By Most Rev. Richard W. Smith, Archbishop of Edmonton


This picture shows one of the panels on the holy door at St. Peter's Basilica in Rome. I have always loved it, and it speaks beautifully of the Good Shepherd reaching out to save the lost. That's the reason for hope.

Tuesday, February 22, 2011

Letting Love Speak

“A Christian knows when it is time to speak of God and when it is better to say nothing and to let love alone speak.” We were reminded of these words of Pope Benedict XVI (Deus Caritas Est, 31c) by Lesley-Anne Knight, Secretary General of Caritas Internationalis, in her moving witness presentation offered at our Nothing More Beautiful event last Thursday evening. The Holy Father is teaching that the practice of caritas, of love, speaks eloquently and effectively of God, whose very nature is caritas (cf. 1John 4:16). At a time when the Church is very aware of the need to find a new language to speak to our current world the unchanging truths of the Gospel, a recovery of the meaning and demands of caritas is necessary.

As regards the meaning of caritas, I invite the reader to reflect upon the teaching of the Holy Father in that first of his encyclicals. There Pope Benedict unfolds how Jesus Christ, precisely as the Son of God incarnate and crucified, unveils the full truth of love as complete self-gift. The self-gift of the Lord, he reminds us, abides in the sacrament of Eucharist, where participants are drawn into its very own dynamic. This sharing in Christ’s own act of perfect love enables us to love. St. John teaches that, because God has loved us first, we must love one another (cf. 1John 4). Not only must we do so; we can do so by the love of God that has been given to us and which transforms our hearts.

God’s loving initiative enables us to fulfill the demands of caritas. Such requirements are often beyond our ability to meet unaided. Just consider, for example, the teaching of Jesus in Sunday’s Gospel. “Love your enemies…. For if you love those who love you, what reward do you have? Do not even the tax collectors do the same?” (cf. Matthew 5: 38-48) Many would find this an impossible teaching to accept. Just think of the many horrible atrocities perpetrated against people in the violent conflicts of today, giving rise to deep levels of hurt and rage. Violence breeds more violence, and the only antidote to this fast-spreading virus is mercy. Love of the enemy is expressed in forgiveness. Yet only when the heart knows the transformative power of the love of God is such forgiveness possible.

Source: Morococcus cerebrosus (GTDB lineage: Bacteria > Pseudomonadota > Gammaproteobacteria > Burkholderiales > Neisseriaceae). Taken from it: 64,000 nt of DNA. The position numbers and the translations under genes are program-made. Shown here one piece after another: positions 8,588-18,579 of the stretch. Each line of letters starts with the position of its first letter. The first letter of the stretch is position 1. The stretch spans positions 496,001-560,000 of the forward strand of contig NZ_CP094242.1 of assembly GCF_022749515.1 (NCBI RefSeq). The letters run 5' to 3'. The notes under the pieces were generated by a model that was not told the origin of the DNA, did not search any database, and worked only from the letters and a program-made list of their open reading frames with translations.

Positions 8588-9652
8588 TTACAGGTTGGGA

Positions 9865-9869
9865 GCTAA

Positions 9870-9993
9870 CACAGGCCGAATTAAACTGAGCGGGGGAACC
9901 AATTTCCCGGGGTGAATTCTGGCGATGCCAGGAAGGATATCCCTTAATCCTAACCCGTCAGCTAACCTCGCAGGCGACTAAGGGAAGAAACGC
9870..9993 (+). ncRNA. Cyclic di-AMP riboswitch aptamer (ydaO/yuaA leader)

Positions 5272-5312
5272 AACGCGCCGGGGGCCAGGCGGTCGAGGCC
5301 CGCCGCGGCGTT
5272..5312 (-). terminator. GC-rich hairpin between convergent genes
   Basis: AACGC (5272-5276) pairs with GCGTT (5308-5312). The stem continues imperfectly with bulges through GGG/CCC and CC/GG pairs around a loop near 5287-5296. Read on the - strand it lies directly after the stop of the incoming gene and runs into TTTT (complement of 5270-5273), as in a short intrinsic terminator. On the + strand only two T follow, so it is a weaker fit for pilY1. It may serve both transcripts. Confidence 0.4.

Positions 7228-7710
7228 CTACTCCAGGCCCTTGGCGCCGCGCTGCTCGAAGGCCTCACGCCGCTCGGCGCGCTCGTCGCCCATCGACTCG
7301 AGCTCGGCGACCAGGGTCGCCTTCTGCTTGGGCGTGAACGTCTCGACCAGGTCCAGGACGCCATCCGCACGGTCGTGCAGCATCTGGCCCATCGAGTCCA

Another demand of caritas is solidarity. Western society emphasizes individual self-pursuit, which closes us in upon ourselves. The love of God lifts us out of ourselves and opens our eyes and hearts to the needs of those around us. Although this experience of divine love is a personal event, nevertheless it is not a private possession. God loves all equally and his love draws us, therefore, to one another. God’s caritas awakens us to stand in solidarity with one another, especially with the weak and vulnerable, with those unable to speak for or help themselves.

This is the motivation underlying all that the Church does to help the suffering. The many who gathered at St. Joseph’s Basilica Thursday evening to listen to Cardinal Oscar Rogriguez of Tegucigalpa and Lesley-Anne Knight, respectively President and Secretary General of Caritas Internationalis, heard firsthand of the extraordinary work that this organization does in 165 nations to bring the love of Christ to the suffering. Their presentations raised important questions for us. Am I conscious of living as a member of a world-wide communion, in which many of my brothers and sisters are suffering? How do my lifestyle choices impact them? How does the call to solidarity and charity challenge me to make changes to the way I live? To what acts of caritas am I called by the suffering of my neighbours here at home?

Important questions were also raised by a conference for Bishops I attended in Dallas last week. Every two years the National Catholic Bioethics Center, with the support of the Knights of Columbus, hosts a workshop for Bishops on bioethical issues. The focus this year was the need for a new language in order to communicate the Gospel of Life. As I listened to the presentations it occurred to me that, once again, the language we speak is that of caritas. Our teaching on respect for all human life, on artificial contraception or reproduction, on stem cell research and so on is often presented negatively, as if the only word the Church uses is “no”. The exact opposite is the truth. God’s loving initiative awakens within us a powerful “yes” to life; indeed, it makes us voices of God’s own “yes” to life. The love of God reveals the truth of the beauty and dignity of every human life. This love moves us to speak out in defense of human dignity whenever and wherever it is under threat.

Let love speak. It may be in words, it may be in actions, but our call is to let the love of God speak clearly in order to share the truth of his presence and mercy to our world and be the reason for our hope.